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E-Waste and Recycling - The Cold Hard Facts

ewasteElectronic waste is going to be a major problem for future generations unless proper recycling measures are put in place. E-Waste can take many forms, from large appliances through to mobile phones, DVD players and laptops, but all share negative environmental effects. In terms of mobile phones, around 140 million mobile phones exist in the United States alone, of which only 14 million, or 10%, are recycled on average per year. When combined with other forms of E-Waste, major countries like the US are looking at 400 million units of E-waste each year, with over 3 million tonnes marked as waste in 2008. With recycling rates still regularly falling below 20%, dumping electrical equipment and appliances into landfills and incinerators creates multiple problems. 

Landfill waste creates problems in terms of space, but also for the effect of toxic components seeping into the earth or being released into the atmosphere over time. Dangerous levels of copper, silver and gold can contribute in this way to ozone layer damage and soil erosion. Moreover, incinerated waste creates the same problems for releasing toxic gases into the atmosphere. To return to phones, if most people recycle their handsets every 18 months, the amount of tonnes dumped is going to exponentially grow as more people become phone owners. 

The environmental cost of replacing electrical and electronic appliances can be extended across computers, with 500 million units of consumer goods sold per year, and people opting to regularly update their computers and phones. Environmental costs consequently include both wastage, but also the byproducts of having to manufacture new models to meet demand. 

What Can Be Done? 

A number of different recycling options are available for cutting down on the amount of E-waste that is produced each year. In Europe, Waste Electrical and Electronic Equipment Directives were introduced in 2003 as a way of regulating manufacturer and consumer disposal of old appliances and other pieces of technology. Regulations push to ensure that manufacturers create free to use schemes for returning and collecting old appliances, and that recycling centres and collection points are established to specifically deal with electronic waste.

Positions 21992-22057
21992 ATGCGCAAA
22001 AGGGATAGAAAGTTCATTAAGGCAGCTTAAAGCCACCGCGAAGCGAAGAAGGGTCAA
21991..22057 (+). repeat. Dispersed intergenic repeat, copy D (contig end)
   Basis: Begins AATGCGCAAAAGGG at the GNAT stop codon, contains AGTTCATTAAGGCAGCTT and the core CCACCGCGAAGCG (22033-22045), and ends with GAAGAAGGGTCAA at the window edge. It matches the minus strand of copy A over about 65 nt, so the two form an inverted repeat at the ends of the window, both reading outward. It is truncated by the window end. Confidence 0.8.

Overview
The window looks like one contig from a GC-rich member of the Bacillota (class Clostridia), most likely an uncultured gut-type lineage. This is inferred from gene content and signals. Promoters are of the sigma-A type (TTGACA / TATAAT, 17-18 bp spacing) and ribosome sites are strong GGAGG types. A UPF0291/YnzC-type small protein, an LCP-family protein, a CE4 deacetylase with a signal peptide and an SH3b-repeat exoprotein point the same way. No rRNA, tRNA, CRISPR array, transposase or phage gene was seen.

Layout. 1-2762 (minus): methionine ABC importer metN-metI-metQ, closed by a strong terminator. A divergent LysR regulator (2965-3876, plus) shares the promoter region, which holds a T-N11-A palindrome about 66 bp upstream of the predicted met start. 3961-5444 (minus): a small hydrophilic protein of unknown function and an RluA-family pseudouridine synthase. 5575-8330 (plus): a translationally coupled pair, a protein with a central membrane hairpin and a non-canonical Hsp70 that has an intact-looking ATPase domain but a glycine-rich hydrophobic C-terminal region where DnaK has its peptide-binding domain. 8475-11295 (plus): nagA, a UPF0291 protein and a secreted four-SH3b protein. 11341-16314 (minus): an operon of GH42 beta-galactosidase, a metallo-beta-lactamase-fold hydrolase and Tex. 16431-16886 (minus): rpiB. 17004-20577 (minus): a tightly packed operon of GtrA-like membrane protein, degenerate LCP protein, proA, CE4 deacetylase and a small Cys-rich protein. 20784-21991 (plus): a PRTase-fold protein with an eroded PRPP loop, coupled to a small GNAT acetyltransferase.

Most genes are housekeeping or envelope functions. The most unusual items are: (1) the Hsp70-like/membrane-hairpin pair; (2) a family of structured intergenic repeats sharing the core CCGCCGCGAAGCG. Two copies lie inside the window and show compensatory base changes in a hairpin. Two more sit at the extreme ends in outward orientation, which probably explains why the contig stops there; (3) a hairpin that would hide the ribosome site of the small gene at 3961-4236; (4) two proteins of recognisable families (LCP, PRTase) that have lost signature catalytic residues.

The Importance of Mobile Phones 

In terms of mobile phone recycling, consumers can help to reduce waste by taking their old phones into shops for collection, while also selling them to companies in exchange for cash. Prices can very significantly, and can include £20 to £50 for older phones, and prices of over £100 to £400 for recent smart phones in good condition. Given the demand for smart phones, the availability of second hand Apple iPhone 3s, or Samsung Galaxy IIs on the market means that it is possible to prevent older generations of phones from being disposed of by their owners. Around 472 million smart phones were sold in 2011, with the Apple iPhone particularly selling 37 million phones. These figures are expected to grow, meaning that demand for older phones will continue alongside new sales and upgrades. 

When recycled, old mobiles and smart phones can be re-distributed to other countries, given away to charities, or stripped down to make the most of individual parts. For example, most phones contain around 3.5 kg of silver, and 240 grams of gold, as well as copper and aluminum. 6000 used phones can produce $15,000 dollars in precious metals, while plastics and glass can be similarly sold on for other uses. Getting into good habits now with phone and other forms of E-waste recycling is therefore essential for avoiding a backlog of appliances from swamping landfill sites and damaging the environment.